Appeal, No. 134, Oct. T., 1956, from decree of Court of Common Pleas No. 1 of Philadelphia County, March T., 1950, No. 6033, in case of Dominic Ventresca v. Erminio Ventresca and Filomena Ventresca. Decree reversed.
Frederick C. Fiechter, Jr., with him Maurice Freedman and Freeman, Fox & Fiechter, for appellant.
Daniel Sherman, for appellees.
Before Rhodes, P.j., Gunther, Wright, Woodside, Ervin, and Carr, JJ. (hirt, J., absent).
[ 182 Pa. Super. Page 249]
The lower court confined to damages the remedy for a deliberate violation of a deed restriction which prohibited the erection of any building within five feet of the side lines of a lot. The defendants built a garage approximately three feet four inches from the side line which divided plaintiff's and defendants' properties. The plaintiff appealed.
The lower court found that soon after the excavation for the garage was visible the plaintiff made oral protests and objections to the defendants and on various occasions thereafter repeated his objections; that the garage was substantially completed before April 22, 1952 and that on April 22, 1952, plaintiff's attorney sent a written notice to the defendants notifying them to move the garage back beyond five feet from the dividing line as it violated the restrictive covenants. The suit for a mandatory injunction was commenced May 7, 1952. The defendants' answer and the evidence they introduced at the trial raised the defense of laches. The
[ 182 Pa. Super. Page 250]
trial judge, in his adjudication, found that "Plaintiff is not entitled to a mandatory injunction in that he may properly be charged with laches." He also found that the infringement by the defendants of the restrictive covenant was wilful. In the decree nisi plaintiff's complaint seeking a mandatory injunction was dismissed. Plaintiff excepted to the failure of the lower court to find his 6th conclusion of law, which was as follows: "6. The garage erected by defendants is in violation of the restrictions as aforesaid and must be removed or moved so that it will stand at least 5 feet from the property line."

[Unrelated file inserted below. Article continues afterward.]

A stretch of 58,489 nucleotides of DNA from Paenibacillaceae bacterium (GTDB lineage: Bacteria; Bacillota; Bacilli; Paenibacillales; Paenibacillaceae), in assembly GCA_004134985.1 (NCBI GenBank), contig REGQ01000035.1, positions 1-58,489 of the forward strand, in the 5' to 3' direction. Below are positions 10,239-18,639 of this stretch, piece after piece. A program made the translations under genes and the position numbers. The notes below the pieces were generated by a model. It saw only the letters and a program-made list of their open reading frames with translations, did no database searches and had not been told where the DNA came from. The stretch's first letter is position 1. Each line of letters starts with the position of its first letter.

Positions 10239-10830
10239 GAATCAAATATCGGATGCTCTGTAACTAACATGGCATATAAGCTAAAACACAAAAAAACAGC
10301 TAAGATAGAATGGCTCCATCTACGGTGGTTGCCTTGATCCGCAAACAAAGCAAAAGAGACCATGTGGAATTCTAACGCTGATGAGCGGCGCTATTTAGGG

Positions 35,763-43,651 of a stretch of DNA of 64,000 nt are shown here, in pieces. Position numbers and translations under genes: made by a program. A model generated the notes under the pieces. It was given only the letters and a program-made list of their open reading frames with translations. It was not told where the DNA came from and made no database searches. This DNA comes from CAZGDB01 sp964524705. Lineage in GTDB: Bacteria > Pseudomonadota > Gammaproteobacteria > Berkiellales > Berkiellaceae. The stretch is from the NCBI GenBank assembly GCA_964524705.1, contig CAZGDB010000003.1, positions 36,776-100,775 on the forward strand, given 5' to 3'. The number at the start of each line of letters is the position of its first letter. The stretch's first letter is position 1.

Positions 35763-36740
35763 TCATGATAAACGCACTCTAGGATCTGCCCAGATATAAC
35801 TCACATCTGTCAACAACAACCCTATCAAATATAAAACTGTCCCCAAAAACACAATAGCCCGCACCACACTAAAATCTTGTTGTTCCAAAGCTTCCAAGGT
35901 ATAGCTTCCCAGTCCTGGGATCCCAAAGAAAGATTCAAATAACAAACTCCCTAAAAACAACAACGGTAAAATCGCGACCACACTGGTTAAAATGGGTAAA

After argument the court in banc disposed of, inter alia, the above exception as follows: "Plaintiff's exceptions to conclusion of law No. 2, paragraph 1 of the Decree Nisi and for the Chancellor's failure to find Plaintiff's requested findings of fact Nos. 8 and 11, and requested conclusions of law Nos. 4, 5 and 6 are sustained insofar as they establish that Plaintiff was not guilty of laches but are dismissed insofar as they establish Plaintiff's right for a mandatory injunction."
The lower court also granted leave to plaintiff to file an amended complaint for damages and a right to defendants to answer, and further said: "... after which the case may be ordered on the equity trial list for further hearing on the question of damages alone."
The defendants' contention that the appeal is premature and that the order of the lower court was interlocutory is without merit. The cases which are cited are not in point. In Korona v. Bensalem Twp., 385 Pa. 283, 122 A.2d 688, there was no hearing on the merits nor was there an adjudication by the trial judge and a disposition by the court in banc of the exceptions filed thereto. ...